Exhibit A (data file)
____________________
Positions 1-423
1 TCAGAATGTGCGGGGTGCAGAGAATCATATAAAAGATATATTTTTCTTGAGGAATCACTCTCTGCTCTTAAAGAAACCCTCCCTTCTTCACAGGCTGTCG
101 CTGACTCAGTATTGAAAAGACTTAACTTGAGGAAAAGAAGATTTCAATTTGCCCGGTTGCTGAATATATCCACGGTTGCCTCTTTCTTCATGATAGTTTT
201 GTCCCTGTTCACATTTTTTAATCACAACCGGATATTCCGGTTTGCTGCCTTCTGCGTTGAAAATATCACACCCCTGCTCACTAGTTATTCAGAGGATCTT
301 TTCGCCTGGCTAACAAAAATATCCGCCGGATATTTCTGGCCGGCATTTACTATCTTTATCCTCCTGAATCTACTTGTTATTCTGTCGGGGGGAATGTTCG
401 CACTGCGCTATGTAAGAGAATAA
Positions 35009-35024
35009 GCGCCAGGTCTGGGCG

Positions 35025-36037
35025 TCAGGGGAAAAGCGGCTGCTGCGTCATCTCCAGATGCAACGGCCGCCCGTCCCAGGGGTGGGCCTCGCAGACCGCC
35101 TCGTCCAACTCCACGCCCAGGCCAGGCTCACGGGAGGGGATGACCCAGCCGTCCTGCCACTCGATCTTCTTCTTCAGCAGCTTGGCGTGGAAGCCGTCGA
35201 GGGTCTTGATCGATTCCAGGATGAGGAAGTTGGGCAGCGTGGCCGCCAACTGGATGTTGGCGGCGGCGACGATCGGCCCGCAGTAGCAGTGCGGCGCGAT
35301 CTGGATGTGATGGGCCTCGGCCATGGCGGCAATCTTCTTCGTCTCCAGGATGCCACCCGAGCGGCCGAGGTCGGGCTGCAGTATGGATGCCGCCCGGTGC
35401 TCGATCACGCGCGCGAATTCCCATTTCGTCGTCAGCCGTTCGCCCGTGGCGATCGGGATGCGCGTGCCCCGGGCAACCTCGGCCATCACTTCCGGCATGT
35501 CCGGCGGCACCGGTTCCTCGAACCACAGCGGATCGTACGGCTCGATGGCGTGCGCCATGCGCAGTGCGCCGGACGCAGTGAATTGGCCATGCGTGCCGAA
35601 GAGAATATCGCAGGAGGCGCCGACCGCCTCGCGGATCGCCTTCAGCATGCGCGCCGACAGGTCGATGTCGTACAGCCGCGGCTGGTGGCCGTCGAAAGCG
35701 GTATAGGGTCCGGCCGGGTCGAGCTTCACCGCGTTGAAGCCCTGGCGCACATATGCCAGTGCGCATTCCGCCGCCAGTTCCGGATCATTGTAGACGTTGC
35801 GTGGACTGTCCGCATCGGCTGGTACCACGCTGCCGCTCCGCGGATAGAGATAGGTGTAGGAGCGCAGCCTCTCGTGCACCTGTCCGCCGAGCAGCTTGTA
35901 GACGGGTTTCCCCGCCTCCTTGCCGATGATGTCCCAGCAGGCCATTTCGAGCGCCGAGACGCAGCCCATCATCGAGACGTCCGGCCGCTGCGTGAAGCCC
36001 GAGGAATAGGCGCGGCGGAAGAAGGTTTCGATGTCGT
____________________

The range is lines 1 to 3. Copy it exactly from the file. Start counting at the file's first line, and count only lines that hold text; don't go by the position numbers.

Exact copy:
Positions 1-423
1 TCAGAATGTGCGGGGTGCAGAGAATCATATAAAAGATATATTTTTCTTGAGGAATCACTCTCTGCTCTTAAAGAAACCCTCCCTTCTTCACAGGCTGTCG
101 CTGACTCAGTATTGAAAAGACTTAACTTGAGGAAAAGAAGATTTCAATTTGCCCGGTTGCTGAATATATCCACGGTTGCCTCTTTCTTCATGATAGTTTT